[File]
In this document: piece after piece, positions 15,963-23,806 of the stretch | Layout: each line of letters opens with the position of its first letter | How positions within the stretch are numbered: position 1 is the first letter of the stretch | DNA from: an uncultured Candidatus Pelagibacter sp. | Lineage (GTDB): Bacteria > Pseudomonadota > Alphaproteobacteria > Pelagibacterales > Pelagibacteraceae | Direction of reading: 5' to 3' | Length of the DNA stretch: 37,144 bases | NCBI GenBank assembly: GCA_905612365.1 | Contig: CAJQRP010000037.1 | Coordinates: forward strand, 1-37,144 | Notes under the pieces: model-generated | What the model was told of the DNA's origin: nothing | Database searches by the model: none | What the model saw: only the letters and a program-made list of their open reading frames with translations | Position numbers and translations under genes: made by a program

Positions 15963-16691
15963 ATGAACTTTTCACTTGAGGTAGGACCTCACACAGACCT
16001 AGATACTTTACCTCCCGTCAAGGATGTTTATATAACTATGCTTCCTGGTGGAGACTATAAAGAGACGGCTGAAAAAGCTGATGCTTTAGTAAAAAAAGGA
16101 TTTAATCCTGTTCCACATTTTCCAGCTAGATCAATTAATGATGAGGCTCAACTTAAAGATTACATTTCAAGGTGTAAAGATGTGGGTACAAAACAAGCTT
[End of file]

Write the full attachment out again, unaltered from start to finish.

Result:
In this document: piece after piece, positions 15,963-23,806 of the stretch | Layout: each line of letters opens with the position of its first letter | How positions within the stretch are numbered: position 1 is the first letter of the stretch | DNA from: an uncultured Candidatus Pelagibacter sp. | Lineage (GTDB): Bacteria > Pseudomonadota > Alphaproteobacteria > Pelagibacterales > Pelagibacteraceae | Direction of reading: 5' to 3' | Length of the DNA stretch: 37,144 bases | NCBI GenBank assembly: GCA_905612365.1 | Contig: CAJQRP010000037.1 | Coordinates: forward strand, 1-37,144 | Notes under the pieces: model-generated | What the model was told of the DNA's origin: nothing | Database searches by the model: none | What the model saw: only the letters and a program-made list of their open reading frames with translations | Position numbers and translations under genes: made by a program

Positions 15963-16691
15963 ATGAACTTTTCACTTGAGGTAGGACCTCACACAGACCT
16001 AGATACTTTACCTCCCGTCAAGGATGTTTATATAACTATGCTTCCTGGTGGAGACTATAAAGAGACGGCTGAAAAAGCTGATGCTTTAGTAAAAAAAGGA
16101 TTTAATCCTGTTCCACATTTTCCAGCTAGATCAATTAATGATGAGGCTCAACTTAAAGATTACATTTCAAGGTGTAAAGATGTGGGTACAAAACAAGCTT